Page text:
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“Hadrian” stars Thomas Hampson, right, with the conductor Johannes Debus, left, and Ambur Braid.
The beloved soprano Karita Mattila called the score “the mixture of the best possible things for a singer.
This new opera looks interesting-too bad its Toronto and not NYC-didn't know about his first opera and its connection to the Met. A pretty impressive cast. Regards, Len
Rufus Wainwright’s First Opera Was ‘a Nightmare.’ He’s Trying Again.
By Roslyn Sulcas
Oct. 4, 2018
VERBIER, Switzerland — Rufus Wainwright’s eyes filled with tears. He stood quietly, one hand marking time, as the rich voice of the baritone Thomas Hampson filled a rehearsal room looking out onto snow-capped mountain peaks here.
It was July, midway through the Verbier Festival, and for the first time Mr. Wainwright was hearing Mr. Hampson’s rendition of a mournful, soaring aria from his new opera, “Hadrian,” which runs Oct. 13-27 at the Canadian Opera Company in Toronto.
“The thing with writing an opera,” Mr. Wainwright, 45, said later, “is that you are so wrapped up in the technicalities — shoveling emotions, time and energy into the score — that you don’t have time to reflect. Then suddenly you’re on the top of a mountain and someone is singing it back at you.”
Melodic and sweeping, with a libretto by Daniel MacIvor, “Hadrian,” which stars the tenor Isaiah Bell and the beloved soprano Karita Mattila in addition to Mr. Hampson, is centered around the passionate relationship between the Roman emperor and his male lover, Antinous. The subject was inspired by Marguerite Yourcenar’s novel “Memoirs of Hadrian,” which Mr. Wainwright read some 20 years ago.
“I instantly knew it would make a great operatic subject,” he said. “And the gay aspect of Hadrian’s life is still mostly unacknowledged.”
This is Mr. Wainwright’s second venture into the thorny trenches of opera. “I do think there is sometimes a feeling of: Who is this pop star coming in here and tinkering in our hallowed space?” he said of the opera world.
That hallowed space attacked when his unabashedly old-fashioned first opera, “Prima Donna,” had its premiere in 2009. Things didn’t go smoothly. (“It was such a nightmare on so many levels,” he said, adding a couple of expletives.)
Originally commissioned by the Metropolitan Opera and Lincoln Center Theater, the Met dropped it after Mr. Wainwright insisted on having a libretto in French. “Prima Donna” then opened at the Manchester International Festival in England before going on to Toronto, Australia, London and New York.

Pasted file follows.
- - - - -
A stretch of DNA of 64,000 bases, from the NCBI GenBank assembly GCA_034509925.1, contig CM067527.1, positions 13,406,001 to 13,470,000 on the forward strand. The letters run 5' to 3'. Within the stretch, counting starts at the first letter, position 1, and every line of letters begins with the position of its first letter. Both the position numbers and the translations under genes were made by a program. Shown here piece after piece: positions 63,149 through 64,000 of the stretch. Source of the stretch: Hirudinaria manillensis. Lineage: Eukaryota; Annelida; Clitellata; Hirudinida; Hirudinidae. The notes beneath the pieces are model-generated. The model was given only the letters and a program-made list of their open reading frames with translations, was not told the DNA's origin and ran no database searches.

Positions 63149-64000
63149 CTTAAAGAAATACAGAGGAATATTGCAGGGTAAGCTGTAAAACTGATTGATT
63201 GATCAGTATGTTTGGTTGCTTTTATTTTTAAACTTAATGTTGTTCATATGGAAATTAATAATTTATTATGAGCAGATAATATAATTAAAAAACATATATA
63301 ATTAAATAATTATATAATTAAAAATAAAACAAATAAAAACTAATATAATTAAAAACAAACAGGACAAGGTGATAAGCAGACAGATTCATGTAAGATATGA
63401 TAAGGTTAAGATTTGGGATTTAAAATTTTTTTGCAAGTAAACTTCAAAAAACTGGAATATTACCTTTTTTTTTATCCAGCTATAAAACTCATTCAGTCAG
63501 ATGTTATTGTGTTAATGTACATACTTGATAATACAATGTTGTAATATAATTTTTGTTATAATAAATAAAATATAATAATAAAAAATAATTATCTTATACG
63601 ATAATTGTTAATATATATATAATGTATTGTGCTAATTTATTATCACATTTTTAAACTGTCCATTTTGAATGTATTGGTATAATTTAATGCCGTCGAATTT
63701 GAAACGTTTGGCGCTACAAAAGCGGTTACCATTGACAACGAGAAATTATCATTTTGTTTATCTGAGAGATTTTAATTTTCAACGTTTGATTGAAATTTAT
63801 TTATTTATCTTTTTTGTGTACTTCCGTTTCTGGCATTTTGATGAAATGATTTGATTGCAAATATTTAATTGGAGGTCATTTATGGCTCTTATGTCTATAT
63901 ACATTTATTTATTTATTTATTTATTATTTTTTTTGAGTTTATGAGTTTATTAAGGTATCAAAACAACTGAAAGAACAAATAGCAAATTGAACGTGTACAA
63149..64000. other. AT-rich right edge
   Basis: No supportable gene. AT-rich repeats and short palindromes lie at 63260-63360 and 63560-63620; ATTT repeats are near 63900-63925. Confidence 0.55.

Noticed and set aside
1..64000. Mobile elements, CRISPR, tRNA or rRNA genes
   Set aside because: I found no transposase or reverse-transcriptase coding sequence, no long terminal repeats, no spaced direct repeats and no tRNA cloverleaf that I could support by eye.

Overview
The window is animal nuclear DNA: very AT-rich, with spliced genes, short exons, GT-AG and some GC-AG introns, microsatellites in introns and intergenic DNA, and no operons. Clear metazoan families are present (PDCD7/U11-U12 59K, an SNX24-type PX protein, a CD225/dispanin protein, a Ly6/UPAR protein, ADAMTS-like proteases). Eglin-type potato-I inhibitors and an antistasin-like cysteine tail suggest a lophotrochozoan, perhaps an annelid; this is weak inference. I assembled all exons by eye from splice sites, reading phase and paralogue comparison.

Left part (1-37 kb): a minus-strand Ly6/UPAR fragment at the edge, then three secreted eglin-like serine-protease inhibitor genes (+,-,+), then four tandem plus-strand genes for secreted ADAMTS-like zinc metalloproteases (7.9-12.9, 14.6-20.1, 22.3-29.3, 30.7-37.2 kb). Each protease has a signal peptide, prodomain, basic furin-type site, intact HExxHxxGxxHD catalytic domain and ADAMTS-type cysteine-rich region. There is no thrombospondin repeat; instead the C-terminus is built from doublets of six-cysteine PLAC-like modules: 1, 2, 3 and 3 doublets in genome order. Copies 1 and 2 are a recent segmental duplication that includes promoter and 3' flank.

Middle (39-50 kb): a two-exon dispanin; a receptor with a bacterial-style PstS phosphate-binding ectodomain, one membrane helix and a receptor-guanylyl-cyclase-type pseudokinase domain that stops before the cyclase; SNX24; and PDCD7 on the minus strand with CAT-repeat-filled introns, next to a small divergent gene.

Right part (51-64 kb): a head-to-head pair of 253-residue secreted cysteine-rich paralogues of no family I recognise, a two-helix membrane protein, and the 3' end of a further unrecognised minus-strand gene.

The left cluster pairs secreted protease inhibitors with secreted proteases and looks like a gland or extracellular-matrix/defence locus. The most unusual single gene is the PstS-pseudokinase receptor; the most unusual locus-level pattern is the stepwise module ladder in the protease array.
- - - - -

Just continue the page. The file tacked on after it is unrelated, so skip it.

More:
It’s still occasionally performed — “That woman refuses to go under,” Mr. Wainwright said — even though it was widely criticized for its narrative flimsiness. A review in The New York Times summed it up as “chic and pointless.”
Some, however, some applauded Mr. Wainwright’s panache. “Strings soar, teeth are gnashed, heroines throw themselves across beds,” Elizabeth Renzetti wrote in The Globe and Mail. “It’s not opera, it’s Opera!”
Asked what he had learned from the criticism, Mr. Wainwright responded with a note of defiance. “I learned that the soul of what I’m offering is difficult for critics,” he said.
But he agreed with the pans that the dramatic structure of “Prima Donna” was “pretty bland” and that he needed to work on darkening his orchestral palette.
“I’ve lifted up the gauntlet on this project,” he said of “Hadrian.” “I’ve said, you’re right, I have to create something more powerful.”
Alexander Neef, the director of the Canadian Opera Company, commissioned “Hadrian” not long after seeing “Prima Donna,” impressed by Mr. Wainwright’s passion for opera and vocal knowledge. “I felt another opera from him was a risk worth taking,” he said.
Openly gay since his early teens, Mr. Wainwright recounted how he has been obsessed with opera since he was a child, obliging his sister and cousins to dress up and act out scenes from “Tosca” in their Montreal home, where he grew up with his sister Martha and his mother, the folk singer Kate McGarrigle. (“A flamboyant toddler,” his father, the singer Loudon Wainwright III, says resignedly in a documentary.)
“Since I was 13, I have listened to opera constantly, lived with it, slept with it, ate it for breakfast,” Rufus Wainwright said. “It hooked into all the emotions I had when I realized I was gay — and that AIDS was on the scene and I could die. It was an intense love affair.”